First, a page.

Among the year’s more pleasant surprises in terms of blockbusters and would-be blockbusters is Matthew Vaughn’s X-Men: First Class. Of course, it’s worth noting that none of this year’s big pictures have exactly been terrible (give it time, Michael Bay is on the way). It’s equally worth noting that I have no clue about what aspects the movie might or might not get right as concerns the comic-book mythology it’s all based on. Nor do I care, though I’ll be more than happy to listen to any litany of sins it may have committed.
Here’s where I stand. I liked X-Men (2000). I more than liked X2 (2003), which still gets my vote as best of the new breed (read: from X-Men forward) of serious-minded, superhero-comic-book movies. I really disliked X-Men: The Last Stand (2006). And I didn’t mind X-Men Origins: Wolverine (2009). The current installment I’d place about on a par with the original X-Men. It’s not quite in the same league, and it’s sure not up there with X2, but it beats the trousers off the last two. The downside to this? I really expected a little more from Matthew Vaughn.
I don’t know whether this new film is a prequel or a reboot, but it certainly takes place prior to the action of the first three films, since it deals with the origins of Charles Xavier/Professor X (James McAvoy) and Erik Lehnsherr/Magneto (Michael Fassbender). Some of this—especially Erik’s days in a Nazi concentration camp—have been touched on elsewhere. Here, however, they’ve been given prominence, and this mostly works. Placing the film against a Cold War backdrop that threatens to become anything but cold during the Cuban Missile Crisis works surprisingly well—and gives the proceedings a little extra weight. Yes, it does require the viewer to swallow a certain amount of alternate history, but considering we’re in a story that involves folks with super powers, is that asking all that much?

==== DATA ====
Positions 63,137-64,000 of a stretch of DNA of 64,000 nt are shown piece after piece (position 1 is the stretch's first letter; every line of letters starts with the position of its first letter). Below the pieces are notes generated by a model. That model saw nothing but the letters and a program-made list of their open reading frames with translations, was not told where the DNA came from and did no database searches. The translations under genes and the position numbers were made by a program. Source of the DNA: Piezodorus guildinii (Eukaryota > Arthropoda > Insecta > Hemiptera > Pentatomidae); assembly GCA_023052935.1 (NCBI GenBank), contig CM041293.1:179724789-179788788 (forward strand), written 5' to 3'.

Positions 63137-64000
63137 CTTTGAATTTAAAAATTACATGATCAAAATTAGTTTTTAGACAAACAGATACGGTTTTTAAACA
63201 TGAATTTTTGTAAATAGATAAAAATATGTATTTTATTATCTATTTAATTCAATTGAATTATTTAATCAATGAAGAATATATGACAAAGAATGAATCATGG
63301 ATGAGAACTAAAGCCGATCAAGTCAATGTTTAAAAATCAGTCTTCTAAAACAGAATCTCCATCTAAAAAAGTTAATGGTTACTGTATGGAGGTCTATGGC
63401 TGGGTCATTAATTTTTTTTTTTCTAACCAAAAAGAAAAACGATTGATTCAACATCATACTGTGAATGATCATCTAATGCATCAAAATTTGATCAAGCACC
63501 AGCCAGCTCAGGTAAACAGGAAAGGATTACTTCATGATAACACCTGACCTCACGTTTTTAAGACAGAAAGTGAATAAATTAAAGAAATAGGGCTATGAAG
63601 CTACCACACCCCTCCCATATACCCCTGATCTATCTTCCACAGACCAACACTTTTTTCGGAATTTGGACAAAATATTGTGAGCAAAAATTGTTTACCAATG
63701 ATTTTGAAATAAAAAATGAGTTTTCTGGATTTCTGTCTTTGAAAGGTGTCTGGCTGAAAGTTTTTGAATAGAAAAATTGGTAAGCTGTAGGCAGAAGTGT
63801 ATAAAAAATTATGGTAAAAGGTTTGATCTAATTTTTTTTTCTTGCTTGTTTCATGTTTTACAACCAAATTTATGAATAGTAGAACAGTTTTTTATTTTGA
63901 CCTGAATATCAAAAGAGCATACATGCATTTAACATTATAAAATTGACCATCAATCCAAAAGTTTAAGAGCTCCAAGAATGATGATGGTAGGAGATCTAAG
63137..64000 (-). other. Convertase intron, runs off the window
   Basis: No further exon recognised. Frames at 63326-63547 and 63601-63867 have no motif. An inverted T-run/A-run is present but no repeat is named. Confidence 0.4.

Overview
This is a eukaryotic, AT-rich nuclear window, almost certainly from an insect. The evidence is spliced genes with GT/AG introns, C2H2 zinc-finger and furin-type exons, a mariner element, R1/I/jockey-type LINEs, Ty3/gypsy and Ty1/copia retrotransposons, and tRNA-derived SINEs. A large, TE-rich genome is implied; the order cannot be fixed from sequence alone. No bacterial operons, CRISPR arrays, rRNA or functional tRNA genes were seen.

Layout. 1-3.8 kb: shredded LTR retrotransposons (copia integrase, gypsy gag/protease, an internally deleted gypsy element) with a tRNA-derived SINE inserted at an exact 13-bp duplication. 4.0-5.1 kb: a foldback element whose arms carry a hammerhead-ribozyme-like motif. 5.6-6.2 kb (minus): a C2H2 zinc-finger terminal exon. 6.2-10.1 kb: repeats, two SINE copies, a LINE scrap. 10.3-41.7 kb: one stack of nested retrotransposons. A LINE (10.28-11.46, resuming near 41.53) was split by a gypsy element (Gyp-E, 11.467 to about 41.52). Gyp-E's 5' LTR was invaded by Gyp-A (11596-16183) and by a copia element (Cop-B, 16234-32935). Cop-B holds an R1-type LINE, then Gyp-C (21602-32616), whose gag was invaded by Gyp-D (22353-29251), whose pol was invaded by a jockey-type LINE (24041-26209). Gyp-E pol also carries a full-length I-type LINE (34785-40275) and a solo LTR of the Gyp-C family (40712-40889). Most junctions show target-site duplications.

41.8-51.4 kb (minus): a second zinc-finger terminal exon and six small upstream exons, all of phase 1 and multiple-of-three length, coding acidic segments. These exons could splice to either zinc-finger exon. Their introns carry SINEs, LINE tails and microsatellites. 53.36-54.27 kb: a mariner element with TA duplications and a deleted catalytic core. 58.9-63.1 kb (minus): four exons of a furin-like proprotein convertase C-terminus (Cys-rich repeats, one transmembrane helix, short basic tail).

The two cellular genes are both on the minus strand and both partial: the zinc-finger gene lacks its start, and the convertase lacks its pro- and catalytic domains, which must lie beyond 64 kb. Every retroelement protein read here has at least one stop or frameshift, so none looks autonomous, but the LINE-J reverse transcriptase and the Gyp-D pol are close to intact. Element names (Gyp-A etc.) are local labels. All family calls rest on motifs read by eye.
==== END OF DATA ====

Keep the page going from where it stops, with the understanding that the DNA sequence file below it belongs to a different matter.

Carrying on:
The central story involves Erik’s old concentration-camp nemesis (Kevin Bacon) who has resurfaced (fresh from a bracing stint in Argentina, of course) as Sebastian Shaw, a shady millionaire with aims to start WWIII for purposes of his own. Erik, on the other hand, is after Shaw for killing his mother in front of him to provoke his metal-controlling mutant powers. It is this, more than the privileged telepath Charles’ notions of right and wrong, that causes Erik to throw in his lot with the CIA and the incipient X-Men. That’s ultimately as it should be, of course, since Magneto’s aims are not wholly unlike those of Shaw—albeit for somewhat different reasons.
What the film ultimately comes down to is the believability of both Charles and Erik. My only complaint here is simply that McAvoy looks much younger than Fassbender (he isn’t actually), but I like both men in the roles in terms of performances. Fassbender—despite a tendency to drift into his Irish accent in moments of excitement—has the edge. Much of that is due to the strong mitigating factor that Magneto is simply the more interesting character and makes a stronger case for his point of view.
More of the film rings true and works than doesn’t. It helps that the film’s design cheats the era. Production design—especially involving Shaw’s gadgetry and the look of his lairs and personal submarine—has much more in common with the pop-art world of the later 1960s than the 1962 setting. Much of it looks like something out of a mid-period Sean Connery Bond movie, or even a spy spoof like Casino Royale (1967). When you realize how mundane the real 1962 looked, this is a pretty big plus. Generally, the film captures the right balance between the serious and the jokey. (One cameo goes perhaps too far in pulling you out of the movie, but since it provides the film with its biggest laugh, it’s hard to complain.) Rated PG-13 for intense sequences of action and violence, some sexual content including brief partial nudity and language.